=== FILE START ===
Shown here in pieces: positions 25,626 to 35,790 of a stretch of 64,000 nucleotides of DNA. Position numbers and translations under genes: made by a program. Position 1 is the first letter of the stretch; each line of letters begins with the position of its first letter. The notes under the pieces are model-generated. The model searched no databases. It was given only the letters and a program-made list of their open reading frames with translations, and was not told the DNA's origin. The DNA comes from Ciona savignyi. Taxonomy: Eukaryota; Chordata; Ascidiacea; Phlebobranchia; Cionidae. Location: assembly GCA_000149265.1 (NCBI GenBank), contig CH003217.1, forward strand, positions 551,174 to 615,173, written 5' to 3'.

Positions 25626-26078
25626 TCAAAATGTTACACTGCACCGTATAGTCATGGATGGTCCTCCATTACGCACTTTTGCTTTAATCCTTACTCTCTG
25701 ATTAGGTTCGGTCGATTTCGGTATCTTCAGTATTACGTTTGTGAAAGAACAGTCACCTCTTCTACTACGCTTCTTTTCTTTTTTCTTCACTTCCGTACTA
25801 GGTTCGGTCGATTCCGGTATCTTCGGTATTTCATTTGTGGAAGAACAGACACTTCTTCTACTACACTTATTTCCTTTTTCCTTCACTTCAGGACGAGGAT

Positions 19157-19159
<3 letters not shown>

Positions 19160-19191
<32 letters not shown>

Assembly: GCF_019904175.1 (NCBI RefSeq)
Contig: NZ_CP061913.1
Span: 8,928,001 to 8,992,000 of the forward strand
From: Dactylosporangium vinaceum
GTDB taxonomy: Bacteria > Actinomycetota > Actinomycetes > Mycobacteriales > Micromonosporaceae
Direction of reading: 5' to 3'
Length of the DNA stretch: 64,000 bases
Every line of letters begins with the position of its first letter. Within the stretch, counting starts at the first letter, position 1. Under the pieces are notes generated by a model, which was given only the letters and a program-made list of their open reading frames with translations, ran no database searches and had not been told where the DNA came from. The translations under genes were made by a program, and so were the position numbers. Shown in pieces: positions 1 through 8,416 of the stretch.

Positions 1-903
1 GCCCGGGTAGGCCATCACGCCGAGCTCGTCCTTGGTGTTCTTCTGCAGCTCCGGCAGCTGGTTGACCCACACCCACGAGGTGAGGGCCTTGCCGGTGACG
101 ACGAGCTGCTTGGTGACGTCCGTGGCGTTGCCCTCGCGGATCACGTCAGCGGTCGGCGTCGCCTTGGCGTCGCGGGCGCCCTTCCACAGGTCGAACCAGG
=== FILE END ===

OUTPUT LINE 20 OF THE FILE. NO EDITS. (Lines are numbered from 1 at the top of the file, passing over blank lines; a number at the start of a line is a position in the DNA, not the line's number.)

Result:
101 ACGAGCTGCTTGGTGACGTCCGTGGCGTTGCCCTCGCGGATCACGTCAGCGGTCGGCGTCGCCTTGGCGTCGCGGGCGCCCTTCCACAGGTCGAACCAGG